EU to support over 2,300,000 children in 42 countries with education in emergency situations

EU quadruples its humanitarian financing to education in emergencies worldwide.

Today the European Commission has announced a Euros 52 million humanitarian aid package aimed specifically at educational projects for children in emergency situations in 2016. The package reflects the Commission’s prior commitment to allocate 4% of its humanitarian aid budget to education.

The funding will support over 2,300,000 children in 42 countries around the world and will be targeted at regions where children are at higher risk of being left out of school or having their education disrupted: the Middle East (especially Syria and Iraq), East, Central and West Africa, Asia, Ukraine, Central America and Colombia.

“Today we fulfil and surpass our commitment to quadruple our support to education in emergencies from 1% to 4% of our humanitarian aid budget from Euros 11 million in 2015 to Euros 52 million in 2016. Investing in education now for children caught up in conflict zones and other emergencies is an investment against the risk of a lost generation and an investment for the future. I’m proud that the European Union is becoming a leader in this field. I also commend the European Parliament for its successful efforts to secure additional EU funds for this action and for its continuous support. I now call on all humanitarian donors to follow our example” EU Commissioner for Humanitarian Aid and Crisis Management Christos Stylianides said.

The aid will be channelled through non-governmental organisations (NGOs), United Nations agencies and international organisations.As an example, UNICEF will improve the quality of children’s learning environment in Aleppo, Syria, by providing solar panels to schools often affected by power cuts. Syrian children will be enabled to access digital resources in schools through low-cost computers and tablets. In Ethiopia, Save the Children will improve access to quality learning for children in refugee camps by providing training to teachers and by renovating or creating new safe learning spaces.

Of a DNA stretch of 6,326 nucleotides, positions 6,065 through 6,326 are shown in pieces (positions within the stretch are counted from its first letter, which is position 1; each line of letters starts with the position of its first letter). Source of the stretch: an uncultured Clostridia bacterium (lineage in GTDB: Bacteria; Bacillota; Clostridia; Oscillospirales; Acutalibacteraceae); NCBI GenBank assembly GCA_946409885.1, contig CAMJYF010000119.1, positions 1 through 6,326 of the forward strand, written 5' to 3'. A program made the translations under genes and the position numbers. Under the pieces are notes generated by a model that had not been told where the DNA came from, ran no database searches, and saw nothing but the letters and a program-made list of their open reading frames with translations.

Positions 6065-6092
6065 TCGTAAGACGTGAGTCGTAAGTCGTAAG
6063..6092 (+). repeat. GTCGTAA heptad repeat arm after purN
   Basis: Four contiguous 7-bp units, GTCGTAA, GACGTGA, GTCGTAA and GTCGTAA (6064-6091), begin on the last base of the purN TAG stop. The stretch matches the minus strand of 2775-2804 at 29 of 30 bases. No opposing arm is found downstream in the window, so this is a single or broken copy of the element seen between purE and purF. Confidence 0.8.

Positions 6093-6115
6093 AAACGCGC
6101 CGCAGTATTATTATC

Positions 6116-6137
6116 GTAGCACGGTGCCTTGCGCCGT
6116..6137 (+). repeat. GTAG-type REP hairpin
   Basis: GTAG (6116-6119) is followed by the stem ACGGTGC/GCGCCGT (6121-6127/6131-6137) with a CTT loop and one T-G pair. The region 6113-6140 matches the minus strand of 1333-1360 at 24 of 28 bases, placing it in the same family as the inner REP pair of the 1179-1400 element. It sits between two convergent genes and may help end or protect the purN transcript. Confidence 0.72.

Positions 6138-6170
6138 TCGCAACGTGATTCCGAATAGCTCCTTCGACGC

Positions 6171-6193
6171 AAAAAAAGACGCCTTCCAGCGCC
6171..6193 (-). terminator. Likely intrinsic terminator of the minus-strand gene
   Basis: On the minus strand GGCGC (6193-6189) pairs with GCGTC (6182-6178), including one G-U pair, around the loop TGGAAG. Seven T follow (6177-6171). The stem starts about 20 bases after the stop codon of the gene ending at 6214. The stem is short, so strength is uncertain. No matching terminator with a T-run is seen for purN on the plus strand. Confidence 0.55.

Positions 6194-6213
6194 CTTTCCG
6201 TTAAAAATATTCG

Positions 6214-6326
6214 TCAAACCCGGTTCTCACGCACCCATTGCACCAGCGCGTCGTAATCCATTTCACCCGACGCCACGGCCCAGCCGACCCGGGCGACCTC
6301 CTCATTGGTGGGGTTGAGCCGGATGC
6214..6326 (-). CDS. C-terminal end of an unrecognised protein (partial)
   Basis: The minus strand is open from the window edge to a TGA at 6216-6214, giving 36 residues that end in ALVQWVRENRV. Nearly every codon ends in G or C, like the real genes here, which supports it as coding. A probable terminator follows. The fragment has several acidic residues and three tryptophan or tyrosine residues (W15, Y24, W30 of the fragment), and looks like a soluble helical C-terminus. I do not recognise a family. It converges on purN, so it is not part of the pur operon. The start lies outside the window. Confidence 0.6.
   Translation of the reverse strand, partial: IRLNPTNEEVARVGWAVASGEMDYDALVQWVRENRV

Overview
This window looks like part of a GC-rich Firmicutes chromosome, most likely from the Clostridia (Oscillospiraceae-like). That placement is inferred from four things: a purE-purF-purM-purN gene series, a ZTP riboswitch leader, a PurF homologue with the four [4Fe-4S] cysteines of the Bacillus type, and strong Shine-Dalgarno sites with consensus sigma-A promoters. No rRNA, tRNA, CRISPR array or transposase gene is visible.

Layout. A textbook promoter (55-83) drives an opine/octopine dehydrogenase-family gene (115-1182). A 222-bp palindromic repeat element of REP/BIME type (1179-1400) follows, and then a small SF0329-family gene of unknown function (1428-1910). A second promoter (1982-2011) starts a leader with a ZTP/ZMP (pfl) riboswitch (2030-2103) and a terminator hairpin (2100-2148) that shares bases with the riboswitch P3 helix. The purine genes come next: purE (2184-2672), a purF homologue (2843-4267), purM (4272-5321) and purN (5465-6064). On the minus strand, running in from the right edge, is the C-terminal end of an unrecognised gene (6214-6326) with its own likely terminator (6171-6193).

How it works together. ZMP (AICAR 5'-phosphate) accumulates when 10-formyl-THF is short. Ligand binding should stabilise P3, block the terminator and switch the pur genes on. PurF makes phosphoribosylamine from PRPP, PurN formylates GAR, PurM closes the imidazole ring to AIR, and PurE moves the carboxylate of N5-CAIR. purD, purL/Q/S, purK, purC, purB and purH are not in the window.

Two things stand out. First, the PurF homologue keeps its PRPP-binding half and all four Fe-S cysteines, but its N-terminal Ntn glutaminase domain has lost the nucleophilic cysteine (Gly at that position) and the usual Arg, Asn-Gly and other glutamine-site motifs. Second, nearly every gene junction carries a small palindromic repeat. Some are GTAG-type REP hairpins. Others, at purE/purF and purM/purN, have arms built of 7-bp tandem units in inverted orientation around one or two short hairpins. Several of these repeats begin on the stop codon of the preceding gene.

Afghanistan, Armenia, Georgia, Burkina Faso, Cameroon, Chad, Niger, Nigeria, Central African Republic, Colombia, Democratic Republic of Congo, Djibouti, Ecuador, Egypt, El Salvador, Ethiopia, Guatemala, Honduras, India, Iran, Iraq, Kenya, Lebanon, Libya, Madagascar, Mali, Mauritania, Myanmar, Pakistan, Occupied Palestinian Territory, Philippines, Somalia, the Republic of South Sudan, Sudan, Syrian Arab Republic, Tanzania, Burundi, Rwanda, Uganda, Ukraine and Yemen.

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